Wednesday, 25 January 2017

Whether court can grant relief not asked by party?

From the careful reading of the above said provisions, it is
apparent that the court would not be empowered to grant
the relief unless sought. In the present case, it appears that
at the time of delivering judgment, the court suo motu
considered the application under section 26 of the Domestic
Violence Act thereby clearly deniying an opportunity to nonapplicant
to meet with the same. It was obligatory on the
part of the Family Court to hear the non-applicant before
awarding maintenance under Section 26 of the Domestic
Violence Act. Since the Family Court failed for the same and
since the applicant/present non-applicant failed to establish
that she entered into domestic relationship or she was
legally married to non-applicant, she was not entitled to
relief of maintenance either under Section 125 of the Code
of Criminal Procedure or under the provisions of the
Domestic Violence Act.
IN THE HIGH COURT OF JUDICATURE AT BOMBAY
NAGPUR BENCH : NAGPUR
CRIMINAL APPLICATION [APL] NO.664 OF 2011
Gautam s/o Jairam Gavai,

V
Sau. Ragini alleged w/o Gautam,
Gavai, 
CORAM : KUM. INDIRA JAIN, J.
DATED : JANUARY 20, 2017.



By these applications under Section 482 of the
Code of Criminal Procedure, applicant has assailed the
judgment and order of the Family Court, Akola in Petition
No.E-82/2010 passed on 21.10.2011, order dated
31.12.2014 passed by the Judicial Magistrate, First Class,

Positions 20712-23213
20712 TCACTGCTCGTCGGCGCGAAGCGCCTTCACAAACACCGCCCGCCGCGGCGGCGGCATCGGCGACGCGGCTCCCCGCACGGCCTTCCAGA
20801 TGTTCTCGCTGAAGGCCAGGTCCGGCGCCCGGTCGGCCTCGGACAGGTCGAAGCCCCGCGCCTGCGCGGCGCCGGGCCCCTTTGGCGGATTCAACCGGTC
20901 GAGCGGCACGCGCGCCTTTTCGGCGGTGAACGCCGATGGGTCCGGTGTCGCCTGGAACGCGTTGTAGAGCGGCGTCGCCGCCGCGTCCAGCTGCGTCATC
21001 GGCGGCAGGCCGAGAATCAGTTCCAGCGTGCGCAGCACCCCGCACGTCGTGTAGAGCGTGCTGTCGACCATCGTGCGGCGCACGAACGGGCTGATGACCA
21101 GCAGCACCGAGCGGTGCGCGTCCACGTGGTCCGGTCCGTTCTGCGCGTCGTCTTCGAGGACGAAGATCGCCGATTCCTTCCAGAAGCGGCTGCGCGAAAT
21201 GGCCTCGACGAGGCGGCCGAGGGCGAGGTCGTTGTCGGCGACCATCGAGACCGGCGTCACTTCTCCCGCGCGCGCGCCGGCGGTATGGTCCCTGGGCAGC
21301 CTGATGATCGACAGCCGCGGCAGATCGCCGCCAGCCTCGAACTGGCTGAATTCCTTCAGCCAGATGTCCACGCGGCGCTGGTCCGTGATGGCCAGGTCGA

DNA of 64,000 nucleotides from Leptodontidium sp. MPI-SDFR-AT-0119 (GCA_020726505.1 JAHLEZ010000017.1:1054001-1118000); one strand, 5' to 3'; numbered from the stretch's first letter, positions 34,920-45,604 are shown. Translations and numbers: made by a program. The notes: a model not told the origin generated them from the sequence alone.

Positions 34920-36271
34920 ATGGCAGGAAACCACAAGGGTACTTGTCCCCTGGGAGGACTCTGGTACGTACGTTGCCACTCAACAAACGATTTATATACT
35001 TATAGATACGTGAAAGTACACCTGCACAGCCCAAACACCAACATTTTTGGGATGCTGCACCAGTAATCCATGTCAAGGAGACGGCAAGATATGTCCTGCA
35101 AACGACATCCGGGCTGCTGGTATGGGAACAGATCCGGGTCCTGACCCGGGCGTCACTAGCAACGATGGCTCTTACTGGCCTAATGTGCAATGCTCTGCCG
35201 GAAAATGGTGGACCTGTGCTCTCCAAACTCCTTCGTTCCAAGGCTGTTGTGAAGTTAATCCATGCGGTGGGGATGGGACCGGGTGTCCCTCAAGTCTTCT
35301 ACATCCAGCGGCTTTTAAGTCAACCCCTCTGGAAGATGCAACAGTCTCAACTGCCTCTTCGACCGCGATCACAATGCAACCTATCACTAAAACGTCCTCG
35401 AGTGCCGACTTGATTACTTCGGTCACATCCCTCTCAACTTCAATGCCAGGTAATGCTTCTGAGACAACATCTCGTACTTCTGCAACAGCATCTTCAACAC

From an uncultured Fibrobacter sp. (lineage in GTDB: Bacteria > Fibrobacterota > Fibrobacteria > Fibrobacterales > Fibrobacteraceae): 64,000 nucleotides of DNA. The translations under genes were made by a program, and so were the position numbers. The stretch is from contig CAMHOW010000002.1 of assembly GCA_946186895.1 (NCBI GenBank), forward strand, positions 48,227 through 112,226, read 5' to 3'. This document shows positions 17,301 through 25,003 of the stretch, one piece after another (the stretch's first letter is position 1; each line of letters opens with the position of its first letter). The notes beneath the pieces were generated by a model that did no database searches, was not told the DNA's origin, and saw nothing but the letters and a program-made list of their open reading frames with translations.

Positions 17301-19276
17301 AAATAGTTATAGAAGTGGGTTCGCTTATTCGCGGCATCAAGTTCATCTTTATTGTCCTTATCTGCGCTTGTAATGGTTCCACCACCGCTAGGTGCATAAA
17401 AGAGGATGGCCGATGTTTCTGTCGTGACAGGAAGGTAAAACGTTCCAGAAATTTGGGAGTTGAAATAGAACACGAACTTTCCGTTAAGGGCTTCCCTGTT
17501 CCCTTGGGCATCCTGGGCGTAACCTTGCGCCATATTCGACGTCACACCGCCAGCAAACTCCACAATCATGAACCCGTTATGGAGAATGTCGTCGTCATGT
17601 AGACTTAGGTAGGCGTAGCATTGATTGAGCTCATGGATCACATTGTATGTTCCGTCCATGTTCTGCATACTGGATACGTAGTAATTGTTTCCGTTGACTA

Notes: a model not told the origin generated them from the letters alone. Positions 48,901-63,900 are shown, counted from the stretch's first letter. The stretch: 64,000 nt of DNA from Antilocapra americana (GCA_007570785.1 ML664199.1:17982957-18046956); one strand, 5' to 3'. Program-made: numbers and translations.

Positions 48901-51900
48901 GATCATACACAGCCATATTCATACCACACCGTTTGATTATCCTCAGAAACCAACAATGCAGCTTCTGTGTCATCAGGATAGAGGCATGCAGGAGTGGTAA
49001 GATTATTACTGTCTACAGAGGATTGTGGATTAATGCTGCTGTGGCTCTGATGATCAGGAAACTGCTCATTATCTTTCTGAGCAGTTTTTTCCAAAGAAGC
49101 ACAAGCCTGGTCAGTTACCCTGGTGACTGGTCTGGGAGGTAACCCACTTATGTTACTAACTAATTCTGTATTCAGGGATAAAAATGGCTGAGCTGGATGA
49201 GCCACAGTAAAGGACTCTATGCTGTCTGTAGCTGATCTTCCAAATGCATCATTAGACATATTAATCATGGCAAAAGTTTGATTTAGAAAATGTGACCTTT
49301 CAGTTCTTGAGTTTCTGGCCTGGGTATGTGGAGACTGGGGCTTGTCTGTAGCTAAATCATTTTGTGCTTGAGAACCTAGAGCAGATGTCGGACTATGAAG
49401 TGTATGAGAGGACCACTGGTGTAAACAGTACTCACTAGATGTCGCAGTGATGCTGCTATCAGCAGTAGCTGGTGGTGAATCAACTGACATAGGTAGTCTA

Akola in Miscellaneous Criminal Case No.949/2010 and order
dated 18.3.2015 passed by the Adhoc Additional Sessions
Judge, Akola in Criminal Appeal No.11/2015.

2] Heard the learned counsel for the parties. Since
common questions of facts and law arise in these two
applications, they are disposed of by common judgment.
3] The facts giving rise to the applications may be
stated, in brief, as under :
Respondent no.1 claiming herself to be the wife of
applicant, filed an application under Section 125 of the Code
of Criminal Procedure before the Family Court, Akola. She
pleaded that she was married to applicant Gautam Gawai on
11.5.1997. They have two sons Vaibhav and Nipun born out
of the said wedlock. According to respondent Ragini, till
Diwali 2009, they led happy married life. After Diwali-2009,
quarrel between respondent and applicant started and
applicant used to treat her as maid servant. He started
harassing her and ultimately left the house, not to return
forever. She made efforts to find out his whereabouts. She